The New Zealand Railways Magazine, Volume 6, Issue 2 (June 1, 1931)
The Holy Isle
The Holy Isle.
Beauty of landscape all around. But the feature of Mokoia's life and scenery and atmosphere that has always impressed me most is a certain mystic quality, its air of tapu over all. The stories and histories I heard from this old man, and that—men who were born on the Island and would die and be buried there—show that Mokoia is in very truth a place saturated with the mystery that comes of centuries of human life on one small spot, and with the genius loci of primitive man. Long ago it was named Te Motutapu-a-Tinirau, after a South Sea sacred island famed in tradition. It is still the very home and citadel of tapu.
So lovely a place should not be so deserted, but I hope it will never pass out of Maori hands.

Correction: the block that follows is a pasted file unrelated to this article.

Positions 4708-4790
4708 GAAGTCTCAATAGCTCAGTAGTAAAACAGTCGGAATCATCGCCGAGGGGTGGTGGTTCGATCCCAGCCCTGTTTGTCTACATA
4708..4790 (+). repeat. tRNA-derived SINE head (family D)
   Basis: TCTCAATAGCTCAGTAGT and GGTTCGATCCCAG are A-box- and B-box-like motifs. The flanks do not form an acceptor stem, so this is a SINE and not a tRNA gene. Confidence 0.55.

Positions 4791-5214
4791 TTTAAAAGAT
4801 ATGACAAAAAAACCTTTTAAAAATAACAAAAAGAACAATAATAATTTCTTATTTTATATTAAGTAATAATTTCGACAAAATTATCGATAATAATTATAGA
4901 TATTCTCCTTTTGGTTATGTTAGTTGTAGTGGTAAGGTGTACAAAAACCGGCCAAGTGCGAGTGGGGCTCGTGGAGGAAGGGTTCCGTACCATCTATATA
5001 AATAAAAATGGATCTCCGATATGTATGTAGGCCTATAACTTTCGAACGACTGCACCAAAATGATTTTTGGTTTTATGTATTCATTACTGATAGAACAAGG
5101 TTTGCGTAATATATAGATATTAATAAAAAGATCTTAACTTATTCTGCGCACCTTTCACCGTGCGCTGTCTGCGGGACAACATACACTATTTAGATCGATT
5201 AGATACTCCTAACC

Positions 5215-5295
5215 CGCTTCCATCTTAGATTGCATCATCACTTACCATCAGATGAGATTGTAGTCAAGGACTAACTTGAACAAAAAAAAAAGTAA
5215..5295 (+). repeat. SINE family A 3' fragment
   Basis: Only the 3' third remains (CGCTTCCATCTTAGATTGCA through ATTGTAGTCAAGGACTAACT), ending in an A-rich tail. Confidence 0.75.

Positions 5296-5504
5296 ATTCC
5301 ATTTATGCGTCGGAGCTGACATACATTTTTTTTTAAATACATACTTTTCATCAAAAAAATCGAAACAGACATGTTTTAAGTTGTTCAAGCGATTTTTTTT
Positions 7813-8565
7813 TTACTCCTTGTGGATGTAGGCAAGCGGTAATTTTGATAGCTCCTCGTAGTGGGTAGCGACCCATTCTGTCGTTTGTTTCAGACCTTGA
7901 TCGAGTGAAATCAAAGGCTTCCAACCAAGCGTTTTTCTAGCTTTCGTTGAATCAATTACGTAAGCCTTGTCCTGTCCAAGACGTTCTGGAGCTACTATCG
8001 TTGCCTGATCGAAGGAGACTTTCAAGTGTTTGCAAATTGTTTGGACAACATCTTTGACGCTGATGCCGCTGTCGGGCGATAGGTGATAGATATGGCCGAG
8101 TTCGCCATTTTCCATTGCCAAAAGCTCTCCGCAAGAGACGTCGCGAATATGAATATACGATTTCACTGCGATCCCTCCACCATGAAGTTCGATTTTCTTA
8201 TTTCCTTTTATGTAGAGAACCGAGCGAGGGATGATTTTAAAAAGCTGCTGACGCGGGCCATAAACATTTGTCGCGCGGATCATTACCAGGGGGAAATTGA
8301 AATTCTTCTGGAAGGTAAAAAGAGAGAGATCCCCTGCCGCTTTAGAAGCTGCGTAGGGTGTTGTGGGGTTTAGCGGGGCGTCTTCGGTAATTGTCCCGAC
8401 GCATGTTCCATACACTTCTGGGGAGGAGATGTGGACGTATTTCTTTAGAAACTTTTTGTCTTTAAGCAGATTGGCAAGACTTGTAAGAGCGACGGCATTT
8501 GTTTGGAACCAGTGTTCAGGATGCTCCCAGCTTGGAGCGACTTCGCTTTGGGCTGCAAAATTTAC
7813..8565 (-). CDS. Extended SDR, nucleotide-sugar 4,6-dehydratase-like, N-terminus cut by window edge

Paepaerau village could be made a home of the ancient race typically and distinctively Maori, preserving all the ancient forms of architecture and art-craftmanship and cultivation, with canoes on the beach as when I first saw it. So preserved, it would be the most attractive thing in Lakeland, a retreat to which all the pakeha's sordid and blatant modernity would not be admitted. It is a natural sanctuary. The stone images of the old gods are preserved there still—one is on view to the pakeha, the others are buried. That ancient atua Matua-tonga, the mauri or talisman of the kumara gardens, symbolises the aura of sanctity which permeates the sland. The Motu-tapu-a-Tinirau with its Maori twilight story should be as classic a place to us as ever Mount Olympus was in the golden age of Greece.page break